Industry Champion of the Year – the Revs Program at Stanford University, USA
    The Revs Program at Stanford University, initiated by a founding gift from Miles Collier, has been created to remedy the omission of the automobile from the university and to bring the automobile to the centre of academic life. Specifically, the Revs Program at Stanford was founded to inspire a new trans-disciplinary field connecting the humanities and fine arts, social sciences, design, science and engineering, and the professions via the automobile. The Revs Program focuses on the human experiences of designing, making, restoring, driving, being driven by, living with, admiring, and dreaming of the automobile, as well as the automobile itself as machine, work of art, and cultural symbol.

    Innovation of the Year – 3D Engineers, UK
    Following on from its success in being the first to completely record every part of an out of production car – the Bugatti Type 35 – within the last year 3D Engineers has brought to market a range of services that are unique in the classic car field. The company enables restorers to use traditional skills more effectively by utilising new technology – scanning equipment, research and Computer Aided Design (CAD) skills – to help re-create old vehicles and design new old cars. Their particular skill lies in the creation of bucks and formers to enable car bodies to be made more accurately, at lower cost and to a recordable standard.

    Museum or Collection of the Year – Simeone Foundation Automotive Museum, USA
    The Simeone Foundation Automotive Museum is the creation of neurosurgeon Dr. Frederick Simeone, who began acquiring the cars in the collection five decades ago. It is not simply a display of racing cars; Dr. Simeone chose each car as an integral element in the story he wanted to tell: how the principles of evolution affect inanimate objects the same way it does living organisms. The Museum has more than 60 cars, displayed in dioramas that represent the famous venues where these cars actually competed. These displays are used to illustrate the development of sports car road racing, both in the US and internationally. Visitors can learn how racing improves the breed. They can see the evolution of the race car as the result of seven decades of the “spirit of competition.” Dr Simeone collected his award in person, and when asked by Martin Brundle if there are plans to expand the collection he replied, ‘I’m kinda tapped out now!’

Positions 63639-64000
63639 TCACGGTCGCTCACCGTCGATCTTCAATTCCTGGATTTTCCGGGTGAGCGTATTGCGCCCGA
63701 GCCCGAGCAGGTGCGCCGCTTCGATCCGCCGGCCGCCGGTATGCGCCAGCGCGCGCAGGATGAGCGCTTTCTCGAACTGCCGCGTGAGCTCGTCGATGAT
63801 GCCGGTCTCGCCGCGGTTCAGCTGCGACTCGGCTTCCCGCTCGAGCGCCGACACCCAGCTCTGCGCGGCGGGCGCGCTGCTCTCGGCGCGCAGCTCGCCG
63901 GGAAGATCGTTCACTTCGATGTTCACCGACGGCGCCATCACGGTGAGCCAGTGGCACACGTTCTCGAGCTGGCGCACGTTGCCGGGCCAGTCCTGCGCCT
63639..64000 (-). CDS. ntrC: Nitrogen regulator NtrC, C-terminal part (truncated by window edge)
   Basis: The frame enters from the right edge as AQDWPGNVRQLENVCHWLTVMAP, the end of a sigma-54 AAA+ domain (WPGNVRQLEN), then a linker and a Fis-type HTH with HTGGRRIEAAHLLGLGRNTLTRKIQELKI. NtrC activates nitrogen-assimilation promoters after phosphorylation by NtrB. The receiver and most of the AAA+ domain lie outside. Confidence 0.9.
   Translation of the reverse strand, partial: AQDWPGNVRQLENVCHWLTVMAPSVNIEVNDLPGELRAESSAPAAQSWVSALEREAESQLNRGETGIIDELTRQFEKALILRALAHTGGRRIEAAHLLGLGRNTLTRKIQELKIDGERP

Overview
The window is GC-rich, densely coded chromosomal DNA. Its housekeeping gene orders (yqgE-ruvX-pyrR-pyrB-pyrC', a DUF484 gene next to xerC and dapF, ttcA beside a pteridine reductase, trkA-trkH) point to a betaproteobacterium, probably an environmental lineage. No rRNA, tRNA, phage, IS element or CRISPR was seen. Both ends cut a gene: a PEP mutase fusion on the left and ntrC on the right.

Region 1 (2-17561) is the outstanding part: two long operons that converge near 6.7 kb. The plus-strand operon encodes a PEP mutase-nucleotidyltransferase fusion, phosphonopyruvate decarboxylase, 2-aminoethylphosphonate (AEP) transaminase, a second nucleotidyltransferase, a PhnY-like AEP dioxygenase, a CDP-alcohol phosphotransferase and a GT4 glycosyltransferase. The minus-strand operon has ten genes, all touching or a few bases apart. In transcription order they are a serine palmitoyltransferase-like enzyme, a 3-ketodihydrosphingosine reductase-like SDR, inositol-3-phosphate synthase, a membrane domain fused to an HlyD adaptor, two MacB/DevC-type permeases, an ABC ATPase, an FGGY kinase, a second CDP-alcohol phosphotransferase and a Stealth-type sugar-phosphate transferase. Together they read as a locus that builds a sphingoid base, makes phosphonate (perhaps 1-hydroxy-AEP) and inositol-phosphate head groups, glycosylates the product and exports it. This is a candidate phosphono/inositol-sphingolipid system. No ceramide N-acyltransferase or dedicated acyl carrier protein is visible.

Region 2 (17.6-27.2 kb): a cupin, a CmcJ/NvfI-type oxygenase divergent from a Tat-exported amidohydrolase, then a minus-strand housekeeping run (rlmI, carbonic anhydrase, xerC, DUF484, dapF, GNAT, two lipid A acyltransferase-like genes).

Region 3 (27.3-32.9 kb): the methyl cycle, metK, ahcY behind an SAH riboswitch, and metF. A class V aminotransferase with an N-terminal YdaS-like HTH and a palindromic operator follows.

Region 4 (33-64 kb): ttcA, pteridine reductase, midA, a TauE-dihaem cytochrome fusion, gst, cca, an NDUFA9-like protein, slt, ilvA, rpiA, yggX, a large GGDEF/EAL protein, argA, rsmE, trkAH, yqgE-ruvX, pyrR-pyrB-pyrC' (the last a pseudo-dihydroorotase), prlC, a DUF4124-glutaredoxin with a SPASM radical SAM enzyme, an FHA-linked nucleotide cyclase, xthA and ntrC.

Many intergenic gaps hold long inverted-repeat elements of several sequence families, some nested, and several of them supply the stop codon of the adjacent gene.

Race Series of the Year- Pre-63 GT
    Combining the superlative organisational skills of Carol Spagg and the knowledge of Ben Cussons, Pre 63GT is fast becoming the most talked about grid in historic racing. A firm emphasis on accepting only original cars in original pre 63 specification may have caused some debate in the paddock, but not on the track where racing fans have been able to witness tremendous racing battles between some of the most iconic racing cars ever made; Ferrari GTOs vs. SWB vs. Aston DB4GT and Zagato vs. Jaguar E- type.  All the way through the field there have been thrilling battles as the likes of Lotus Elite and Alfa SZ have fought for honours.

    Restoration of the Year- Lindner/Nocker lightweight Jaguar E-type, Classic Motor Cars, UK
    In February 2007 the Lindner Nocker Lightweight E-Type that had crashed so disastrously at Montlhery in 1964 and which had been “restored” in the late 70’s arrived at Classic Motor Cars premises in Bridgnorth accompanied by the mangled monocoque that 30 years previously had been considered too difficult to restore.  When laboratory tests and trials established that the original aluminium body could be restored, the decision to reunite that body with its original components was taken – a task that took 7,000 hours. Tony O’Keefe, Curator of Vehicles, Jaguar Heritage Trust Coventry, said, ‘The level of research carried out prior to the restoration and at every point during the project has been exceptional.

    The quality of work from the body-shop in retaining the majority of the original metal to the final finish, has been amazing and one can see why so many hours were needed to complete this restoration/conservation project. This is an extremely important car in the Heritage of Jaguar and the restoration is a very fitting tribute to the memory of Peter Lindner.’